• A final note: always be cautious of conflicts of law. An awareness of these points of conflict – and an understanding of how to navigate them – is what differentiates the stronger essays from the weaker ones. Even if something contradicts your argument, it's worth including it to get a sense of the bigger picture. The fact that the bigger picture is often fraught with uncertainty and complexity will certainly not be news to any seasoned lawyer.
  • Application: This is where most of the marks are hidden because it’s in the application section that legal analysis skills come to the fore. In this section, you apply the facts of the case to the rules you've already outlined. The intention here is to show how the rules relate to the facts – which is where you can bring in the details of case law (the facts of individual cases and whether or not they apply to the one you're considering), and some secondary material (including academic and judicial opinions). A note for my fellow conversion course students who, like me, come from a more creative background: avoid the urge to embellish or be decorative with your structure – lawyers like the answers first, so start with the solution and explain your reasoning concisely and clearly. Present all of the application clearly and avoid making any assumptions of either facts or law.
  • Conclusion: This is where you state the most likely outcome of the case at hand and tie up your argument concisely.


To demonstrate that you have a sound understanding of the issue at hand in your legal essay, it's important to include context – both on the facts of the case and, occasionally, on legal principles. This’ll bolster your application of the facts to the law because you've now demonstrated a deep understanding of both.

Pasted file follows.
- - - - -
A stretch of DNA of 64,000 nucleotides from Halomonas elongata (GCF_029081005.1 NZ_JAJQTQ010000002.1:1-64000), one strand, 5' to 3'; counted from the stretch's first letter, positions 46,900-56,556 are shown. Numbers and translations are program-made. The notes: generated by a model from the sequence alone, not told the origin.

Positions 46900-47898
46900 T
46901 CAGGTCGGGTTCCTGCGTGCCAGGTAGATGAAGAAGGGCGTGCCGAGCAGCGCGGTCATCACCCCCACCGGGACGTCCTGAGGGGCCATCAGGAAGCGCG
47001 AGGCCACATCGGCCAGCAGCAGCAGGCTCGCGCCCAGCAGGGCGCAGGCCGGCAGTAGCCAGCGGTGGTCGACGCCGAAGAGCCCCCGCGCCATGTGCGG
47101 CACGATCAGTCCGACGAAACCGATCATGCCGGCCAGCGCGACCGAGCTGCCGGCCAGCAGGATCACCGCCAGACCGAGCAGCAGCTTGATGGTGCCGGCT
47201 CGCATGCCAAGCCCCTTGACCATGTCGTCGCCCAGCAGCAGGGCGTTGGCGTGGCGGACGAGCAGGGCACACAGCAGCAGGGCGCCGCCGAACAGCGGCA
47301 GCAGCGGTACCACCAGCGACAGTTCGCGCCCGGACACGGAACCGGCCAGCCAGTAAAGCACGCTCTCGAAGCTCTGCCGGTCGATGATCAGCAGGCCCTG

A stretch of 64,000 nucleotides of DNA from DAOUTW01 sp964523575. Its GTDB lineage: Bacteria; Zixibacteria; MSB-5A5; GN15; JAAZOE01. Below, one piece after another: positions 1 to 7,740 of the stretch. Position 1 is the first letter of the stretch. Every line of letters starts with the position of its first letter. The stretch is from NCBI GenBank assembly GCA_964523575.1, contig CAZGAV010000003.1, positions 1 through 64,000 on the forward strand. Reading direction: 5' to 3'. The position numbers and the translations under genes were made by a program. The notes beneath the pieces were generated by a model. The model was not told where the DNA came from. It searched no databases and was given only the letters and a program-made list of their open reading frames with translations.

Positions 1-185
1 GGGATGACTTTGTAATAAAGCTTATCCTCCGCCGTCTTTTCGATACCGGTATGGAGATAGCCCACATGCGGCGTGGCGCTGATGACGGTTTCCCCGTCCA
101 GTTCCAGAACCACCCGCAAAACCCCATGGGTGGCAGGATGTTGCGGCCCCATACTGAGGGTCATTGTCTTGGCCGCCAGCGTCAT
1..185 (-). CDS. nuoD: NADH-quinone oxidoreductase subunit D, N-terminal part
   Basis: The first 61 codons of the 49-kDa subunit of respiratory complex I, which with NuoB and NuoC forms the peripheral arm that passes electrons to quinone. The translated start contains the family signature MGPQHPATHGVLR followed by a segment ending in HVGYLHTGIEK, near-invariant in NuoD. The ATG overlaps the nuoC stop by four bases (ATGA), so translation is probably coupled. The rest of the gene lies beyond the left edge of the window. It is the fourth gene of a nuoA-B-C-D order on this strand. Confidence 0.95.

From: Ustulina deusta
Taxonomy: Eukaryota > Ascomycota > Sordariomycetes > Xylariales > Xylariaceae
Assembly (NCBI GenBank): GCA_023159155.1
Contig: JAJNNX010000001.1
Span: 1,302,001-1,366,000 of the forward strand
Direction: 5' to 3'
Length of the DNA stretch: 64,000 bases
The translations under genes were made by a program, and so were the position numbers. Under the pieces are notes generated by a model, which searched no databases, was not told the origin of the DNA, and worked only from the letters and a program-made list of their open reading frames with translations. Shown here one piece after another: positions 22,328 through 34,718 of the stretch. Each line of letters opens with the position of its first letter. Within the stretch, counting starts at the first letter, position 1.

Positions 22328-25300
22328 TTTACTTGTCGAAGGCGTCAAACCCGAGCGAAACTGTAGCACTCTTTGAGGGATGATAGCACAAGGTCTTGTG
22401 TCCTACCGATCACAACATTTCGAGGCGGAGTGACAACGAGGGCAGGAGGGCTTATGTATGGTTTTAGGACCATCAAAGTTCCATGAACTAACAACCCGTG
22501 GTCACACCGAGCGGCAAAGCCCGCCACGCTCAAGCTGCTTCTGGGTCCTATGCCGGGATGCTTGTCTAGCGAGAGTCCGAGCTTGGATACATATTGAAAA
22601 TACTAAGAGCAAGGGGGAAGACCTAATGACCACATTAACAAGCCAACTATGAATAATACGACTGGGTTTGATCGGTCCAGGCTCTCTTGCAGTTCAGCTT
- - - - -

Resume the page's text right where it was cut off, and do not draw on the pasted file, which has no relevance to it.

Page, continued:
This may go without saying, but the crux of a legal essay – as with any other essay – is argumentation. You should present your argument clearly and convincingly – but to do that, you must understand the question you’re answering and the evidence you're putting forth.

In your research and planning process, make sure you know how to explain the concepts, cases and statutes you're referencing. In your writing process, make sure you incorporate different perspectives on these issues – not only from secondary sources, but also your own personal interpretations. Something I learned from my undergraduate degree may be relevant here: my tutor always told me that the best way to use secondary sources isn't to use them as a shield to hide behind, letting them speak for me, but instead to reference them and include my own critiques of their opinions - in his words: "give them a kick on the way down".


Finally – and overarchingly – a good essay is nothing without a good structure to support it. On my conversion course, we've been encouraged to use subheadings to better separate out the different sections of an essay. Paragraphing is another useful suggestion – make sure, however, that your paragraphs are concise and not too long (something I certainly need to work on!).

Be pedantic. Every word counts – and has an important, distinct meaning in a legal context – so make sure you're using the correct terminology and, where possible, trade flowery, overcomplicated terms for their simpler counterparts.

Position your strongest arguments at the outset. This is something I certainly need to practise as, during my undergraduate degree, I’d often structure essays in a linear fashion, saving the best for last. This isn’t the case in law: lawyers want to hear the best arguments and solutions first, before anything else.

To summarise, while writing legal essays is certainly not easy – it’s, at the very least, possible. And while I'm no expert, I hope the above tips will help you (and me) better understand how to improve our legal essay writing skills.